I'm debugging a DNS resolution error for the domain auth.otc.t-systems.com with Cloudflare's server, but got stuck. The strange thing is that the lookup succeeds/fails depending on the machine that runs the query, but I can't figure out where the configuration differs.

The failure is always with following message: server can't find auth.otc.t-systems.com: SERVFAIL is Cloudflare's DNS.

What I've tried so far:

Any hints how I can further debug this?


2 Answers 2


Try using dig. Twenty years ago they tried to deprecate nslookup, but its firmly ingrained into muscle memory now and impossible to get rid of, but dig is far superior. For example.

dig +trace auth.otc.t-systems.com @

Will trace the resolution fully for you, and you can see where they differ.

  • Thanks, I didn't know that about nslookup. I've now tried the dig command and strangely it returns the correct ip on my machine. I've posted the output from the command on both my machine and the local machine here gist.github.com/thomas88/600d367387505a13223a5270c89eedda. Whatever dig does different, my browser (Chrome on Mac) seems to be more in line with nslookup - it can't resolve the address. Oct 9, 2018 at 9:20
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    There isn't any reason to expect different results between dig and nslookup for this query. However since is an anycast address the result can differ depending on which server the query end up being served by.
    – kasperd
    Oct 9, 2018 at 9:33
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    What's the point of using both +trace and @ Are you sure you understand how these options work together?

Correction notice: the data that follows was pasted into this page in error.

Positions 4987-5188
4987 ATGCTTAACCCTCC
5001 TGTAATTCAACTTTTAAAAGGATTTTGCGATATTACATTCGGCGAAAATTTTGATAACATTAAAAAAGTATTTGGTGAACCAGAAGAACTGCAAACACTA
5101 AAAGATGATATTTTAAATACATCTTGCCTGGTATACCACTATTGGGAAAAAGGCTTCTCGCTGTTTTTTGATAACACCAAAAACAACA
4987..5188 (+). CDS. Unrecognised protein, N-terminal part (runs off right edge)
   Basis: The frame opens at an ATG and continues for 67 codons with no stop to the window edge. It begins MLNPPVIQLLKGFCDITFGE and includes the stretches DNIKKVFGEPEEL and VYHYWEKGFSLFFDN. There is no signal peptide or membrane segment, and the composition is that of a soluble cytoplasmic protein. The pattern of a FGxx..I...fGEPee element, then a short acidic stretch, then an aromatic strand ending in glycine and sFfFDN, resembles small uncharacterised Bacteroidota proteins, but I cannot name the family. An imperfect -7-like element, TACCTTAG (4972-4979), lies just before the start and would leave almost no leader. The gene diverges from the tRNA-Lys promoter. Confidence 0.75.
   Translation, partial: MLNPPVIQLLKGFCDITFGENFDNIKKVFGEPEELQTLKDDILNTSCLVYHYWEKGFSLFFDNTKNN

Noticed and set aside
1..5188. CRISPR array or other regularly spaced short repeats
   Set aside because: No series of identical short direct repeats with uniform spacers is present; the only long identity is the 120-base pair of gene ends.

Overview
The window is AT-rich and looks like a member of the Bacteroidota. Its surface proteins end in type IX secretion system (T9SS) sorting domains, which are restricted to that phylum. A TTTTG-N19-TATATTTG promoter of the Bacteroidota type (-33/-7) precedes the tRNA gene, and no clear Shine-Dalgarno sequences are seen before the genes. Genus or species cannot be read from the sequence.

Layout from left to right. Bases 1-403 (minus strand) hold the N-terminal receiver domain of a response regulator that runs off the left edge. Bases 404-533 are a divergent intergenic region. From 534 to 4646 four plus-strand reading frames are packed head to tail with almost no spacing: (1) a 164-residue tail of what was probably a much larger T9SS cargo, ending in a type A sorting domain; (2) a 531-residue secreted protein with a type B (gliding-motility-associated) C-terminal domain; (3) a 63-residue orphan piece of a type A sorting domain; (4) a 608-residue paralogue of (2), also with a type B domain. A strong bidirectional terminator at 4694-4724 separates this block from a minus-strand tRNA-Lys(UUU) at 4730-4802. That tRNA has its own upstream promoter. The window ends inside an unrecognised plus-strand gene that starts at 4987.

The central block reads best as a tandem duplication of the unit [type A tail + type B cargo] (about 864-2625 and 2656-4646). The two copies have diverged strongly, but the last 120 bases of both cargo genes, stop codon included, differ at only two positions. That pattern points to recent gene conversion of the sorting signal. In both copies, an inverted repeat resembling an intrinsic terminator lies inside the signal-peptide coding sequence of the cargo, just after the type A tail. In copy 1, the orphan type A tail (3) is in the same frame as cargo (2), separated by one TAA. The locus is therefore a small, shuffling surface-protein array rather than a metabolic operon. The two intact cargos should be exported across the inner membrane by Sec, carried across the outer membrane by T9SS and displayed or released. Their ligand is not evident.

– Barmar
    Oct 9, 2018 at 16:52
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    Yes, I'm certain I understand how these work together. The point of using @<address> would be to specify the dns servers that his client is using in the two locations. In the example given, its cloudflare's, but if another client uses a different dns server, it would be specified there. For example, where I am, the server address in resolv.conf is a company one, but I can still resolve from
    – Sirch
    Oct 10, 2018 at 12:04
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    @PatrickMevzek that's true. But it's not helpful for determining why resolution isn't working with that nameserver, since all the rest of the processing will bypass it. Unless you think the problem is with how it resolves the root servers.
    – Barmar
    Jul 26, 2019 at 1:29

Network people have used for ages as a replacement to another private address in random interfaces of switches/routers APs. (I am myself on a location at this moment where the public facing IP adress of the hundreds of wireless APs is )

I bet my money in the machines you are not able to talk to Cloufare's that you have an (imtermediate) route there for such interface.

For instance, in my case, is giving me my IP address:

$ sudo tcpdump -i any -n host and port 67
tcpdump: verbose output suppressed, use -v or -vv for full protocol decode
listening on any, link-type LINUX_SLL (Linux cooked), capture size 262144 bytes
13:11:51.037186 IP > 10.x.x.x.68: BOOTP/DHCP, Reply, length 296
13:11:51.037250 IP > 10.x.x.x.68: BOOTP/DHCP, Reply, length 296
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    This is why RFC 3849 and RFC 5737 have to be rigorously enforced.
    – kasperd
    Oct 9, 2018 at 12:12
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    "Too low" is a tricky basis for determining anything, though. Cloudflare have a lot of PoPs. 64 bytes from icmp_seq=1 ttl=58 time=1.30 ms is my RTT to the real thing. Oct 9, 2018 at 12:12
  • @HåkanLindqvist Your value does seem a too low delay for an external connection....but yeah, not a reliable metric. Oct 9, 2018 at 12:17
  • @RuiFRibeiro Latency seems about right for same-city connectivity with no high-latency link involved. (Traceroute shows 4 addresses within my ISP, a Cloudflare address at an internet exchange in my city, then Oct 9, 2018 at 13:13
  • It seems that I can reach the Cloudflare DNS, only it fails for the domain for me. I've run nslookup for auth.otc.t-systems.com and serverfault.com. Here's the result from tcpdump: gist.github.com/thomas88/03acc781f45c9427863b1876c75acb4d Oct 9, 2018 at 13:33

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